Monday, June 20, 2005

A Rare Thyroid Disease in A Teenager

I recently saw a 17 year old high school student, and it reminded me of a patient I saw a few years ago with a similar problem. He had thyroid nodule 3 years before I first saw him. His Pediatrician sent him to see a pediatric endocrinologist. All thyroid tests were normal,except the TSH was slightly low. The Thyroid scan showed a "hot" Nodule, with suppressed thyroid uptake on the other side.The 6/24 HR uptakes were normal.He was followed 3 times a year. The nodule increased in size, the TSH decreased, and the T3 increased, but still in the normal range. Because the T3 was still normal, inspite of significant decrease in TSH, there was no therapy given. Finally, one year later the T3 was abnormally elevated.
The TSH was very low. He had increased resting heart rate in the 90's. Again, there was no therapy for hyperthyroidism offered. He was seen again 5 months later, and the again the tests clearly confirm T3 Toxicosis. They considered surgery vs. radioiodine, but deferred to an adult endocrinologist. The reason they gave was they were not used to treating a teenager with Toxic Nodule, just Graves' Disease.
There was no anti-thyroid drug, or beta blocker given. The tests again showed T3 toxicosis at the second opinion 4 months later. The recommendation was for surgery, but no therapy was offered. 3 months later he was still untreated, and referred to me.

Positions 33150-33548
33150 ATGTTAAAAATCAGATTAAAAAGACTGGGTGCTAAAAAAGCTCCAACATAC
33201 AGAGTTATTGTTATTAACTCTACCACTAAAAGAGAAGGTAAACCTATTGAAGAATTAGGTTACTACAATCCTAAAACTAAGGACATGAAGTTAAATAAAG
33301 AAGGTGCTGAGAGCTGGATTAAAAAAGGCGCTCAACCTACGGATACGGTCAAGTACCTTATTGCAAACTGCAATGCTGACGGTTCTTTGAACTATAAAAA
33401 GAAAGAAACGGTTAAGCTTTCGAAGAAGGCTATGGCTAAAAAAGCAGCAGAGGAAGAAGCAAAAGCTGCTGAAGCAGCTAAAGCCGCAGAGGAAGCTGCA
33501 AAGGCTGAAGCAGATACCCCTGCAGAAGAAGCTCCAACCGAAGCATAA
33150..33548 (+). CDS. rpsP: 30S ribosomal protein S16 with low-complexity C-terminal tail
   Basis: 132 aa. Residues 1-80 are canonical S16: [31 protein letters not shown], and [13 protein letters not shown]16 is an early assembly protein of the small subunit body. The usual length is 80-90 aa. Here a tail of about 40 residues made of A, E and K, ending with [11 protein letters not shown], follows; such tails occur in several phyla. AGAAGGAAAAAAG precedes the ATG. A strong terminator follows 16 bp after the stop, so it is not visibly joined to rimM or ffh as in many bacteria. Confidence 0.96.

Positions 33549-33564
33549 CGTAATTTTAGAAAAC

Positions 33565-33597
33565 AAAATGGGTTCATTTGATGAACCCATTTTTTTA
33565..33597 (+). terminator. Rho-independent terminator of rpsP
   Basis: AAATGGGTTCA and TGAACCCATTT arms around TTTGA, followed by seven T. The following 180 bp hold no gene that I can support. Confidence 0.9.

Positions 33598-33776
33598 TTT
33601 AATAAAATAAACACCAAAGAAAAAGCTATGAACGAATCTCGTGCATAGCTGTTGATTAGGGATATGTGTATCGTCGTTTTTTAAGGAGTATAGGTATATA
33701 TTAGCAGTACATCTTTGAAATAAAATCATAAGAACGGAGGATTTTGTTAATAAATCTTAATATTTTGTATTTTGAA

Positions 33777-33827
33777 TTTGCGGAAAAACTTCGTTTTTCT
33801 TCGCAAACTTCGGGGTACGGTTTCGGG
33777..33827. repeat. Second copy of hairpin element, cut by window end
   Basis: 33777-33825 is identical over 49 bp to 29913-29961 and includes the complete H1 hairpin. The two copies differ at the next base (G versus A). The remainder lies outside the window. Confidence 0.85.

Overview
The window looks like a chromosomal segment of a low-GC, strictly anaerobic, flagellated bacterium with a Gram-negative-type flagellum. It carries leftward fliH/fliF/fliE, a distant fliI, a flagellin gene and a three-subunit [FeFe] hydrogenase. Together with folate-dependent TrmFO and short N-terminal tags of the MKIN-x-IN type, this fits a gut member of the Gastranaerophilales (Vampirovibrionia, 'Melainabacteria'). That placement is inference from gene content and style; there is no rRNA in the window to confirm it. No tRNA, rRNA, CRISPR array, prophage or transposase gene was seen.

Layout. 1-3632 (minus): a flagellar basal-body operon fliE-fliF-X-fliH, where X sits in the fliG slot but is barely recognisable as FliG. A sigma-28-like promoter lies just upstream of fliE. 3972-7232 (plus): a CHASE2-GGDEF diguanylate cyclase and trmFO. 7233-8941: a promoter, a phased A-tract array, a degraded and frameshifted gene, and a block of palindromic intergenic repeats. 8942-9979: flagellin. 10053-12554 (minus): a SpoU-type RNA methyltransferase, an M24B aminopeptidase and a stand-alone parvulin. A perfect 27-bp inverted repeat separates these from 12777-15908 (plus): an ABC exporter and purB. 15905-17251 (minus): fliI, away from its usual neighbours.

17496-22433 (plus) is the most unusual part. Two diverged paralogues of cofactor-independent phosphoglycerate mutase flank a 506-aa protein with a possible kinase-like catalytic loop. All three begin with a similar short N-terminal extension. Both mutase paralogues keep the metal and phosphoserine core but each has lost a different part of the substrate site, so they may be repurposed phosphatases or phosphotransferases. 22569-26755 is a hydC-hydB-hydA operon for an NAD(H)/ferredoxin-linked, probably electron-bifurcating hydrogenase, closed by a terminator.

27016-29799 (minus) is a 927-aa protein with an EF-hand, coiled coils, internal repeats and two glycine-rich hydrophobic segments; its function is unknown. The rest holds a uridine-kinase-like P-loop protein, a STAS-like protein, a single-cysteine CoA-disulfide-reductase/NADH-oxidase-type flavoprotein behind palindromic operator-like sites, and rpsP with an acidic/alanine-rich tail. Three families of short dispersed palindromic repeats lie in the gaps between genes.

He was 17. School grades were poor. He had poor concentration, and memory problems.He had sweats, felt jittery, and had palpitations, and lost 12 pounds from his normal weight.Also had symptoms of hypoglycemia, without diabetes. Mentally, He had nightmares, a short temper,and felt very tense.
PE: WT loss 12 LBS, BP 110/60 P 130 regular
With mild exercise up stairs the pulse increased to 180. Proximal muscle weakness, and a large visible mass on the right side of his neck. The U.S. showed a 5 cm mixed mass. It was 2.5 cm larger that 3 years ago. in benign thyroid nodules.The scan confirmed a hot nodule. The I/123 uptake was elevated at 60 % N 8-32%. My testing confirmed hyperthyroidism secondary to a toxic nodule. This is rare in teenagers. The T3 was elevated, TSH was non-detectable, and the T4 was upper normal.
He finally had surgery after 6 weeks, when he was euthyroid. He is doing well in college now.

The time between childhood and adulthood, can be a wasteland for teenage thyroid patients. His health, and schooling suffered because he had a rare disease, Toxic Nodule in childhood, which is common in older adults.There was never any therapy given to combat his hyperthyroidism, and only a plan for definitive surgery, or radioiodine was offered. He needed to be rendered euthyroid before surgery anyway, and even probably before radioiodine. Surgery is the therapy of choice for a teenager. A more rapid referral to adult endocrinologist, who is used to treating toxic nodules in the adult population, may have saved 2 years of reduced health and poor school grades.


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